The music sounds vaguely familiar -- a pulse-pounding beat from the past. It's part Marshall Tucker, part Grand Funk, with an extra dollop of hard rock whomp. Dixie Witch describes its sound as a heavy, fuzzed-out, southern rock trio. The Texas-based group got its start in Austin six years ago, releasing their demo that same year with the engineering help of ex-Butthole Surfer/Honky bassist Jeff Pinkus.
Their 2001 self-release, Into the Sun, coupled with intense touring brought Dixie Witch to the attention of Alabama Thunderpussy, who included them on their '03 Southern Domination tour. The exposure brought success, but also came with the stoner rock label -- which the band wasn't crazy about.
"At first, you want to turn your back on it and go what the fuck, you know?" says Dixie Witch's singing drummer Trinidad Leal, by phone from his Austin home. "I don't think we're a stoner rock band, but the people in the stoner rock community have been supportive of what we do, so I wouldn't bag on it, but I do think we have lot more to offer."
Leal admits to not having a firm grasp on what exactly stoner rock is, but he's sure DW ain't it. "We're just a straight out rock & roll band, one of the few out there that are doing it on this level without having cookie monster growling vocals or paying some kind of homage to Satan."
If there is any homage to be paid, it's to bands of the singing drummer tradition, like Grand Funk Railroad. "In the beginning, people were always giving me shit about being like Night Ranger or Don Henley," Leal says with a throaty cackle. "But one of my main influences is GFR drummer Don Brewer. He was just such a powerful player and sang his ass off." Along with Brewer, Leal also cites the emotion-packed voice of The Band's Levon Helm.
Dixie Witch's bone-rattling thump doesn't have much in common with The Band, but country influences run deep in DW's rural heart. "I'm a huge Waylon fan, Merle Haggard fan," says Leal, who sits in with various country bands when home. Bassist Curt Christensen is a bluegrass fan. "He has family that plays country stuff. It's just kind of where we come from."
The quintessential Texas power trio shared the same breeding ground. But aside from the power part, the Witch doesn't have much in common with ZZ Top -- yet. "We don't mention it, but they're a big influence," Leal says. "We've been writing some new stuff that's got a bit of shuffle to it that's kind of similar to that."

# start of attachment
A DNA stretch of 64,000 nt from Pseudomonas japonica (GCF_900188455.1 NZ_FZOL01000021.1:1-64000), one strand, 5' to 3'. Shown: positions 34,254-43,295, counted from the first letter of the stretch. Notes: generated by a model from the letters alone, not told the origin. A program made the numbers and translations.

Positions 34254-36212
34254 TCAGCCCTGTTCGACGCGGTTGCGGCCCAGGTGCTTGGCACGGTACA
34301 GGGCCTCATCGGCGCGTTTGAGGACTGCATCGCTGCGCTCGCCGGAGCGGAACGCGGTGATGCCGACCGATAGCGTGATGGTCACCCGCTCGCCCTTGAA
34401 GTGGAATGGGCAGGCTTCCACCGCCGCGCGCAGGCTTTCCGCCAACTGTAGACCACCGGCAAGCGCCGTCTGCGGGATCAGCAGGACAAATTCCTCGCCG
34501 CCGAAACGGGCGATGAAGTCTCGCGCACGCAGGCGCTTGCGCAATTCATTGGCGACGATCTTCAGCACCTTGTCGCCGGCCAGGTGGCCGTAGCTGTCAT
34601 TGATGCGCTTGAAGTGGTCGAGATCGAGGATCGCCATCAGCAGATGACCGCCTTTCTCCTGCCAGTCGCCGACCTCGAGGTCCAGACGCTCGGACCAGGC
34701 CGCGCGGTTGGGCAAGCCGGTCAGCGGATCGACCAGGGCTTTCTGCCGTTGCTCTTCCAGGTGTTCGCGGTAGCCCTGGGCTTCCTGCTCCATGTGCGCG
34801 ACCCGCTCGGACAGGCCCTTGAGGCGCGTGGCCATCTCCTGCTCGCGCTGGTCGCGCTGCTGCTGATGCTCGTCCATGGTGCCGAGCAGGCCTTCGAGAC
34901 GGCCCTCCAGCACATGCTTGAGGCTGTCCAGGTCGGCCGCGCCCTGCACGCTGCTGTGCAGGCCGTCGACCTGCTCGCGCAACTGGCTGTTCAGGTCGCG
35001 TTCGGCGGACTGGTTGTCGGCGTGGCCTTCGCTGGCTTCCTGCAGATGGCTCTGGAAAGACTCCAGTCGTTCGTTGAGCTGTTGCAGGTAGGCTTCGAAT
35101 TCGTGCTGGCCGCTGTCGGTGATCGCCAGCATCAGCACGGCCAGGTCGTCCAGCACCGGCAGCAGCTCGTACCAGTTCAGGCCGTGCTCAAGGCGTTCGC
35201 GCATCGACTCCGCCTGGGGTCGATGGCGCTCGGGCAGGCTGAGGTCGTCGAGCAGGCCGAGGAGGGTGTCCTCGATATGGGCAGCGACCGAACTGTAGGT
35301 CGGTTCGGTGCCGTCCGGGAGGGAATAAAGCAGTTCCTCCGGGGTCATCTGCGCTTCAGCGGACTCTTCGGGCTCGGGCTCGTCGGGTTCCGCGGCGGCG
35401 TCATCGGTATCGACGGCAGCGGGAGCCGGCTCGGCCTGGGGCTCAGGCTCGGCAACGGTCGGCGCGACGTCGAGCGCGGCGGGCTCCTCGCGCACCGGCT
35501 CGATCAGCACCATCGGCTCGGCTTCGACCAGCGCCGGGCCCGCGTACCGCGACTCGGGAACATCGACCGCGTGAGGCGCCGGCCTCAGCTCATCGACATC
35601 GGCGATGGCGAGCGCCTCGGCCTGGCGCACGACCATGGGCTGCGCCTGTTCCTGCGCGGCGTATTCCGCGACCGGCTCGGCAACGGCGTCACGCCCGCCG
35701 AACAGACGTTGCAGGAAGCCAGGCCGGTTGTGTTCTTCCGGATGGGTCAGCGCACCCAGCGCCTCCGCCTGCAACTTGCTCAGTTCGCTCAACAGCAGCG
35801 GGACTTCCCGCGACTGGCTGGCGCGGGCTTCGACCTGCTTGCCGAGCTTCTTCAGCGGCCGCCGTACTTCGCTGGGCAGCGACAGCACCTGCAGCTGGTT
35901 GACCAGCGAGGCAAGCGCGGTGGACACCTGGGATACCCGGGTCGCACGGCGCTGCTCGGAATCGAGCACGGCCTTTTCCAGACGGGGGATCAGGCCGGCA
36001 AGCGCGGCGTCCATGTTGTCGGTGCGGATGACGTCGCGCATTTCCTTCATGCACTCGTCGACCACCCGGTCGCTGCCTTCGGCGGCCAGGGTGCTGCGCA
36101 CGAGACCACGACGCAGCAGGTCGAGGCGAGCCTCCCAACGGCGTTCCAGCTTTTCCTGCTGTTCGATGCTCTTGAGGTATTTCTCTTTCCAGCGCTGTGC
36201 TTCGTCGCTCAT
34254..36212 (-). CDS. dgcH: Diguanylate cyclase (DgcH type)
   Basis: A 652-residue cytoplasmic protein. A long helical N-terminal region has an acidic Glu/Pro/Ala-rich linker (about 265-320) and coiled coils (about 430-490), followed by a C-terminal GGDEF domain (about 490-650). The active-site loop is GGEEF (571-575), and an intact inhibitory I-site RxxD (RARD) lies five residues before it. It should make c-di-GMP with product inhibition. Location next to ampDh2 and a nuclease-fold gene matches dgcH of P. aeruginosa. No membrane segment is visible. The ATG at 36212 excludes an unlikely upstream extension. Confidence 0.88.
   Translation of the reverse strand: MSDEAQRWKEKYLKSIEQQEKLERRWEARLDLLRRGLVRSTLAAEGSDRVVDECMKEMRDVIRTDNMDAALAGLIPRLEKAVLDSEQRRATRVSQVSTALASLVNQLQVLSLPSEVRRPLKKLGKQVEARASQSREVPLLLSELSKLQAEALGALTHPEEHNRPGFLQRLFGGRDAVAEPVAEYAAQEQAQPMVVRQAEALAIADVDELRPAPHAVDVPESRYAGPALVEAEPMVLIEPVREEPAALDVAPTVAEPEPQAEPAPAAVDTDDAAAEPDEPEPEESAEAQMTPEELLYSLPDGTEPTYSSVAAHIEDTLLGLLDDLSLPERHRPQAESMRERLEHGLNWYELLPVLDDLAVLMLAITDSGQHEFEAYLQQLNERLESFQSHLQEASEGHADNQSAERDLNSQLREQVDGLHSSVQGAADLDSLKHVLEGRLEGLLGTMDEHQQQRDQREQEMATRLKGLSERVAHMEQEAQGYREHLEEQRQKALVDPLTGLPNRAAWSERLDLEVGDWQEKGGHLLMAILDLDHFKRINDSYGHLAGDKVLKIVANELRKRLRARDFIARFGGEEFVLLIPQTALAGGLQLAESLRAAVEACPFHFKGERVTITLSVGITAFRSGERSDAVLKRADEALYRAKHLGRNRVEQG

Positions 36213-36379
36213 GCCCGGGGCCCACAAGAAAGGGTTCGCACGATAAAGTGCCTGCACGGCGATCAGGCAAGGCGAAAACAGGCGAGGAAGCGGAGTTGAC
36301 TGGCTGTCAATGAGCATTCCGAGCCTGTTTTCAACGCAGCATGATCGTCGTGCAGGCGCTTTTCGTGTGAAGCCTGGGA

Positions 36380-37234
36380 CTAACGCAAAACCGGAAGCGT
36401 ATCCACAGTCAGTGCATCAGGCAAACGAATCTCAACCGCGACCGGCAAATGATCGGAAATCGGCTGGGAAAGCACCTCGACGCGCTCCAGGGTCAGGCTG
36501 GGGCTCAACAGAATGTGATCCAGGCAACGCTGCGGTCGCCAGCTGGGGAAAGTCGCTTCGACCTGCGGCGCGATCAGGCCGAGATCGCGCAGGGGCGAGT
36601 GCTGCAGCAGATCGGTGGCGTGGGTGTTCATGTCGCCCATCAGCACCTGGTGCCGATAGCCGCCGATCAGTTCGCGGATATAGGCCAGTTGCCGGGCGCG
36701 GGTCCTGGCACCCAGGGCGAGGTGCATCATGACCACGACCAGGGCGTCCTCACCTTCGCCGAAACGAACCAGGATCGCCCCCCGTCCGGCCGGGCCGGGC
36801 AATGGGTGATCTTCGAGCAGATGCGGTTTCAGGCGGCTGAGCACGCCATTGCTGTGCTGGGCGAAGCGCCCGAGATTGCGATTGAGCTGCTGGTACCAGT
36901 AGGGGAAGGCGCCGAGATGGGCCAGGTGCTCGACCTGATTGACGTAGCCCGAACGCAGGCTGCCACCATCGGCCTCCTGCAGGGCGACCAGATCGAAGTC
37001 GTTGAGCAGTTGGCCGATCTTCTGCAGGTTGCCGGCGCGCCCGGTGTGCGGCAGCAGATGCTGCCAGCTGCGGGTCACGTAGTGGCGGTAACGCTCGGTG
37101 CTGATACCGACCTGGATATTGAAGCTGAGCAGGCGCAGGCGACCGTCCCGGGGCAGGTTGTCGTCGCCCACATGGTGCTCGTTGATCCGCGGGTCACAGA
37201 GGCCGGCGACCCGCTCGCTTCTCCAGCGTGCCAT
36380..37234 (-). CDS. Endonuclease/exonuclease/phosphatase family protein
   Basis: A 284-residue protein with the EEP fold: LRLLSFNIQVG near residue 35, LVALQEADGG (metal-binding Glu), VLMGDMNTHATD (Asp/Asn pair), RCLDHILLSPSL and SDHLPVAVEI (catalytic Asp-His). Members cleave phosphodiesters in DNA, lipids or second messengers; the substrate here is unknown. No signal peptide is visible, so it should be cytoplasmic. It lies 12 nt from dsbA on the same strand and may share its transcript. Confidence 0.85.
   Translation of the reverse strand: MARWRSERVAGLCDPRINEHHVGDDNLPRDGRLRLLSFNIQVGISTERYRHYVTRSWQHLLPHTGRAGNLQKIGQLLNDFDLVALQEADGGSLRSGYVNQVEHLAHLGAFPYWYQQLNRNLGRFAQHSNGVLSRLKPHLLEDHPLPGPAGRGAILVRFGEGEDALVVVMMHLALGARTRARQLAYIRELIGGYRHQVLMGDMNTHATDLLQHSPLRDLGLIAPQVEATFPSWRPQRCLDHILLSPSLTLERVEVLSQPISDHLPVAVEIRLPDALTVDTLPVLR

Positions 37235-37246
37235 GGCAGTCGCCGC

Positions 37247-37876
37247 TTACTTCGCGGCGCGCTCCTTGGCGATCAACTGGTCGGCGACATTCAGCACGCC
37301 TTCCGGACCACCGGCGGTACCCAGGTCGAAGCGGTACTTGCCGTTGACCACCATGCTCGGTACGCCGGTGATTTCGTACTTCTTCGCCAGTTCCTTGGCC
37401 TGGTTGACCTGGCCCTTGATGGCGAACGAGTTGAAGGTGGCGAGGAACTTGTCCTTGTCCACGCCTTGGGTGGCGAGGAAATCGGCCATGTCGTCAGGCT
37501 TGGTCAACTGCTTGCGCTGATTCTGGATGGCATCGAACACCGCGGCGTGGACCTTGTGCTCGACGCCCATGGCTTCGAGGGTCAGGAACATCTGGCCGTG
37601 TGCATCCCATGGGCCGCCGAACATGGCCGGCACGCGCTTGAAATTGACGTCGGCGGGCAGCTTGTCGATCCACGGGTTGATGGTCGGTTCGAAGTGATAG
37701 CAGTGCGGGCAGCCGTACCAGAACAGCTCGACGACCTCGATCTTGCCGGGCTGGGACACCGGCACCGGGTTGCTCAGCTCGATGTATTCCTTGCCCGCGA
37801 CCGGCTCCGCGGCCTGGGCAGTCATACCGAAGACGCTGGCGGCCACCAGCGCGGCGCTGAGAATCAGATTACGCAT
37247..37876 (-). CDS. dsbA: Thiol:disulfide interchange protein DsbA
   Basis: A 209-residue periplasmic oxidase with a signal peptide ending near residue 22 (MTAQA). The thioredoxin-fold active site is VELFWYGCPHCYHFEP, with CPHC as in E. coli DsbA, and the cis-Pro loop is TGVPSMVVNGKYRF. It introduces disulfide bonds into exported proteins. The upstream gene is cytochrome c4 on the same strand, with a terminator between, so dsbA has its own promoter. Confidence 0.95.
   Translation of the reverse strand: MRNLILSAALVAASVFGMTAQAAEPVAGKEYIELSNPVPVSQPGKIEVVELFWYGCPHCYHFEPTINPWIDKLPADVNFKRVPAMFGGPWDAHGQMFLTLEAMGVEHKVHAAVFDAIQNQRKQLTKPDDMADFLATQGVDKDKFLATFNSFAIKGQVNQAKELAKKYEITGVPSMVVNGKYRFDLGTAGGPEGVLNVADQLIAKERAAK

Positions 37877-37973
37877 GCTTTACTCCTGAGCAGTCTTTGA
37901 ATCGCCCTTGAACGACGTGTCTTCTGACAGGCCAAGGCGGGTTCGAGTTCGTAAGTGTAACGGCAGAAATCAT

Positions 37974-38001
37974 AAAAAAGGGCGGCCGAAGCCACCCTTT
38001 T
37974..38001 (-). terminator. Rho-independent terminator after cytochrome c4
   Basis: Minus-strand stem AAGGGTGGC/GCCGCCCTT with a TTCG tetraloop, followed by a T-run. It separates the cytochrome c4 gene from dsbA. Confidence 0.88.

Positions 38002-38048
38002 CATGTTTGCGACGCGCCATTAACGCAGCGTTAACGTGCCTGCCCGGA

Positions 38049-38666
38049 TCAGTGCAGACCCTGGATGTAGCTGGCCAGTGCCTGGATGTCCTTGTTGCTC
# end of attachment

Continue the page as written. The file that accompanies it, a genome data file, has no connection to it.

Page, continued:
Their latest, Smoke And Mirrors, covers a variety of hard rockin' styles, ranging from the big fat power chords, thundering bass and headbanging southern metal of "Ballenger Cross" to the GFR punch of "Getaway" to the Black Crowes vibe of "What You Want."
Even though the music still packs enough of a wallop to keep your ears ringing for days after a show or a listen to the record, Leal says that the band has cut back on the volume somewhat. "We're learning more about the dynamic, about playing. We used to use three amps apiece. I used to use extra big drumsticks and extra big cymbals and just bashed it out, partially because we were figuring out who we were."
The band has come a long way from their former existence. When the band first started, Christensen was married, Leal owned a record store and guitarist Clayton Mills was running the sound engineering department at a community college outside of Dallas. "It was a 9-to-5 kind of life," Leal says. Within two years of its debut, the band was doing 250 dates a year and the road soon took a toll on the trio. By 2004, pneumonia and fatigue had made couch surfers out of the band, causing them to reconsider the touring schedule. "It is a tour that never ends, but we've settled down to where now we're a little more strategic about it," Leal says. "I'm 36, Curt's 34, Clayton's 32. We want to keep our sanity, and our health too."
The band has upped its schedule to 200 dates this year but have matured enough to be able to handle it without killing themselves. "We're learning how to tour, how to take care of ourselves on the road, have a bit more vision about what we're doing instead of just going for broke every night," Leal says.
Fans have been supportive not only of the band's music but of their lifestyle as well, giving them a hand on the road, a house they can crash out in for the night. "Or, we show up in a town and they've got a grill going -- stop here first and get a meal. This thing isn't just us; it's a lot of people who believe in it who are helping it along."
Leal, whose real given name is Trinidad ("Our family originated from Madrid, Spain, and it's a family name man, four generations of Trinidad."), says the band is his family as well. "We're still brothers and still get along; the guys come over on Sundays for barbecue."
Christensen has taken on some of the singing duties and helps Leal with arranging as well. There has been talk of having an extended family; Leal says they keep an open mind about the possibility of adding another guitarist or an organ player. These guys aren't willing to adopt easily, though -- it would have to be a natural thing. "We're a powerhouse trio, and live we represent it really well. If a killer player ever come along that fit with us, we're not opposed to it, it just hasn't happened yet."
With a Dixie Witch song slated for an upcoming episode of My Name Is Earl and Viva La Bam playing DW as well, things are pretty good as they are. "In this band, there is no life expectancy," Leal says. "We're gonna roll as long as we're happy and having a good time. Our best is yet to come."
Dixie Witch plays the Milestone, with Valient Thorr and Muleface; 8 p.m.; Nov. 6; $8; see www.afterbirthcasserole.com for more info.